TRIVIA FOR TODAY: the one extra room new-home shoppers want the most is the laundry room, at 95 percent. Only 66 percent of new-home buyers request an extra room to use as an office.


Love Remains

It was another tough day for me today.  Very tough.  But, that’s life.  It goes on.

As I was looking for a picture to use today, I came across this shot I took of my amazing 3-year old grand-daughter early in June.  We were together with our son and his family at the Renaissance Faire near Atlanta, it was a beautiful, nearly-hot day.  In addition to the craft and food booths, jousting and swordplay at the Faire, there were rides for the children to enjoy.

My grand-daughter wanted to ride on the rope swing that spun riders gently around in a circle like a merry-go-round.  How delighted she was!!!!

As I looked at this picture and contemplated the current events in our lives, I was struck by a truth that is perhaps deeper than space itself.  When all is said and done, love remains.  People may live long or die young, but if they were loved, and if they loved, some of that love must surely remain with the loved and the lover.  No matter how long people have existed, no matter how long they have loved, love is going to last longer.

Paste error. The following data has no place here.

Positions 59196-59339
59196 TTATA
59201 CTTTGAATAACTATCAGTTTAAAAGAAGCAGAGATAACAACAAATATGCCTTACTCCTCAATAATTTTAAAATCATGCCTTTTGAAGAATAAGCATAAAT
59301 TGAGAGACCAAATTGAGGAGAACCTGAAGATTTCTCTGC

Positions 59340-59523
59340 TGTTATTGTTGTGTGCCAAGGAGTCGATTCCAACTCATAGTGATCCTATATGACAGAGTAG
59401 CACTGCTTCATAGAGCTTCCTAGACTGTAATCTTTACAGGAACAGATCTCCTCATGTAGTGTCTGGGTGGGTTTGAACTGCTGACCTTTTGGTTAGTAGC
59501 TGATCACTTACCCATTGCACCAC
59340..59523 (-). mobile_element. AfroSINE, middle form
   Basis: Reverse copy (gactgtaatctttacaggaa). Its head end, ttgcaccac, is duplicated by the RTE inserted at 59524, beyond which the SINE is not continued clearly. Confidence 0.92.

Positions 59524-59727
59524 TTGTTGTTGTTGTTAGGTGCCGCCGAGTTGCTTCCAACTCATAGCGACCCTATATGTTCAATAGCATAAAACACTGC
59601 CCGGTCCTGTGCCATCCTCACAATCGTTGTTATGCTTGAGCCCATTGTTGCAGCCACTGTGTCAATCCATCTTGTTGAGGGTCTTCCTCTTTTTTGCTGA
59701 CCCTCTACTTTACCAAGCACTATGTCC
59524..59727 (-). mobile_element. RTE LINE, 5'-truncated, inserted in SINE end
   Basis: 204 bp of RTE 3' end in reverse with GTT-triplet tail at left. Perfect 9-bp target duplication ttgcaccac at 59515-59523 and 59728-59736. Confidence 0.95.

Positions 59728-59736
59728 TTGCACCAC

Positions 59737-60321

I love the passage penned long ago by the Apostle Paul: “Yet these three remain: faith, hope and love.  And the greatest of these is love.”  Why did he say that?  Because he, and others like him, believe that the day will come when faith and hope are no longer necessary.  They require things we can’t see to exist.  But when faith becomes sight and hope becomes realization, the only thing that is left is love – and love won’t disappear nor disappoint.  Of that I am sure.

I love being with my family – every single one of them.  I love it especially when we can ALL be together to love each other, enjoy one another…even though the time of that being together can’t last on this earth.  The good news is that even when our family part from one another at the end of such visits, the love is stronger than it was before.  It grows to fill the universe.